Seven years ago today my life changed forever. Usually you think these words at the birth of a child but today my thoughts are towards the passing of my mother.
It amazes me that seven years have gone by since that day. There were moments I wasn't sure I'd continue to breathe. There were moments that I would have gladly stopped my breath than deal with the pain and isolation that I felt from her loss.
It just didn't seem long enough.
When she first passed my pain was mostly due to losing my identity as a daughter. My mother had been chronically ill so her death was not a suprise really, a bit of a relief to know she was no longer in discomfort, but never the less, to lose such a relationship permanently changes a person.
For years I was privately envious of anyone who had a mother. I know, right? I pretty much hated any mother-daughter moments and steered away from most Mother's Day activties.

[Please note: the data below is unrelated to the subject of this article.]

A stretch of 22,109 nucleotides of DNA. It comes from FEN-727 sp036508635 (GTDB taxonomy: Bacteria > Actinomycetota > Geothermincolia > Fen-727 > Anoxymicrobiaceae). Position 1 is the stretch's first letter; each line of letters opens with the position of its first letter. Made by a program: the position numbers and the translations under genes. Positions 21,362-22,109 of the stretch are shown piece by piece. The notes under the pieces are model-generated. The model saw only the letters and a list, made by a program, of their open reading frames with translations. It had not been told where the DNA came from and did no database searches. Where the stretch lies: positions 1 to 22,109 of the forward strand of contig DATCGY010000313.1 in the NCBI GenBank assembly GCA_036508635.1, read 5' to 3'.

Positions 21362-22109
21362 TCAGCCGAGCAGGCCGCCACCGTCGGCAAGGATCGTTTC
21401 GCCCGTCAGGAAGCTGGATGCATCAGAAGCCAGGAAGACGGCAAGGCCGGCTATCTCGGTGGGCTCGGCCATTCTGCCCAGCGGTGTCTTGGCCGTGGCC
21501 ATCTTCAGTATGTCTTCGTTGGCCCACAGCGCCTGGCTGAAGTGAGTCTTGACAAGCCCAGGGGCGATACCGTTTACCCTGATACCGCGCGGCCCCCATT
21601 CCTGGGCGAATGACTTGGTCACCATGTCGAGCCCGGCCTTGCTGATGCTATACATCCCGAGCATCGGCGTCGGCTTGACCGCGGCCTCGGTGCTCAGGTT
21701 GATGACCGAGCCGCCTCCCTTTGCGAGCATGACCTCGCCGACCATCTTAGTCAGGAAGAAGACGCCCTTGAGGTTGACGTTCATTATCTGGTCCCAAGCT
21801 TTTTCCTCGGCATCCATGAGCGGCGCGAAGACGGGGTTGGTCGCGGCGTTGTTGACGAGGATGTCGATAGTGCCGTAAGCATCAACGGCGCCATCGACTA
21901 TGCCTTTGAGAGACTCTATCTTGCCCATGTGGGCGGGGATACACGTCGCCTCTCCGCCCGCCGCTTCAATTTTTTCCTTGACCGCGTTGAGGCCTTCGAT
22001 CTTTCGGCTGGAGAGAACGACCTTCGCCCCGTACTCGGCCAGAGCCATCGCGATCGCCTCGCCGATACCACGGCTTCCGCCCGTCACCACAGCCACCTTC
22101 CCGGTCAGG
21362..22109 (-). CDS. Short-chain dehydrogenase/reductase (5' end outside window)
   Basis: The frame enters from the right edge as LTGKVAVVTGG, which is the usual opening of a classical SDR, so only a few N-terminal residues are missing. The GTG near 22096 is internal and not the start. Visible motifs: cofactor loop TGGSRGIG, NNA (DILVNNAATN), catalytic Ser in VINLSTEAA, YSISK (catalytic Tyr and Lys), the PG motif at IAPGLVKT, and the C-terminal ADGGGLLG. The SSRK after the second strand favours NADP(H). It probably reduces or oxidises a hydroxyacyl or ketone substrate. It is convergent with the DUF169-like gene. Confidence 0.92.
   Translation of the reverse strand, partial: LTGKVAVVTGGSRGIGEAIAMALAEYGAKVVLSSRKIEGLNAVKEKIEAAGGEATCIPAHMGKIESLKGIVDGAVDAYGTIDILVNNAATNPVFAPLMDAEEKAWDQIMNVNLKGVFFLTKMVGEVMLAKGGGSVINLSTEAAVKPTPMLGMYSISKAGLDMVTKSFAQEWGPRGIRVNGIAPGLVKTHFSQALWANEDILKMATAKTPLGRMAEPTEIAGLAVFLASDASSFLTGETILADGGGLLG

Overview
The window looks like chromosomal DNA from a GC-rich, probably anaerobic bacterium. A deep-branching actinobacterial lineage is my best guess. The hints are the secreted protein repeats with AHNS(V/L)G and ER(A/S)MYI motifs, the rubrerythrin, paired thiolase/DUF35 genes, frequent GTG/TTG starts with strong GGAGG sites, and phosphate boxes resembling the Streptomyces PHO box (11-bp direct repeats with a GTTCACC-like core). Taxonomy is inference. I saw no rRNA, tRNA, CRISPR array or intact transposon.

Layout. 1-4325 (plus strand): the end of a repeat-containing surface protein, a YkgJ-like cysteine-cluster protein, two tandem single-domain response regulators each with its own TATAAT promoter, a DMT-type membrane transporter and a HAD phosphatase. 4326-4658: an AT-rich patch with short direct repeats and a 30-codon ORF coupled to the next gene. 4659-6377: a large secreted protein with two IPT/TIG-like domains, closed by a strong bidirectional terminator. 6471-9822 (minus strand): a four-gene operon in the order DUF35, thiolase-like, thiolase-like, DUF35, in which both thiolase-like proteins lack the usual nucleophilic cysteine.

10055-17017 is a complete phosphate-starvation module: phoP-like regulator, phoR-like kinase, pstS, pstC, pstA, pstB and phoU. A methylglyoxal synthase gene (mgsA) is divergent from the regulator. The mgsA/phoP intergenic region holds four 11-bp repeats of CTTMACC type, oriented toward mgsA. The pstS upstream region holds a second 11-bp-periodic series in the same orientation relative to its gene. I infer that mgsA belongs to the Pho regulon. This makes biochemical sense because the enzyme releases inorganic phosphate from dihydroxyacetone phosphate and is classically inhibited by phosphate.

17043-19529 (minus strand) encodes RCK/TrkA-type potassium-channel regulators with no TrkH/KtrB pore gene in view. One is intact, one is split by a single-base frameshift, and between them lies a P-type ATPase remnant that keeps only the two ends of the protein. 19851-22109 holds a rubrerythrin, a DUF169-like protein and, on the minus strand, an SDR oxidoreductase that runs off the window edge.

Eventually, I began to see that the worst of it all was simply already over and done with. I would never again be my mother's daughter in this life. I would never again participate in a relationship with my mom. Never to call her again for advice, never to hug her, to chat with her, or even to fight with her. It was just over.
Now, I don't mourn for the identify of being a daughter, I mourn instead for memories that will never be created. My mother was able to know two of my four children, however, my heart aches that she never got a chance to meet my two youngest. She would have loved them. They would have loved her. My daughter, who is four, only sees me speak of my mother with a tear in my eye. If she does see me upset she automatically asks, "are you missing your mom?" It's almost common for her. I wonder how this will shape her idea or future behavior when it comes to death or loss. Will she be more comfortable with mourning a loved one by witnessing my actions or will she somehow twist my pain and not understand how much love is/was behind it all.
And this is where my thoughts typically end. They begin like an eruption and then drift off. Life comes back to me, the drier rings, the kitchen timer goes off, and my daughter jumps up and down to announce the pie is ready. My pain must take yet another back seat to life and time will again move forward as it always does.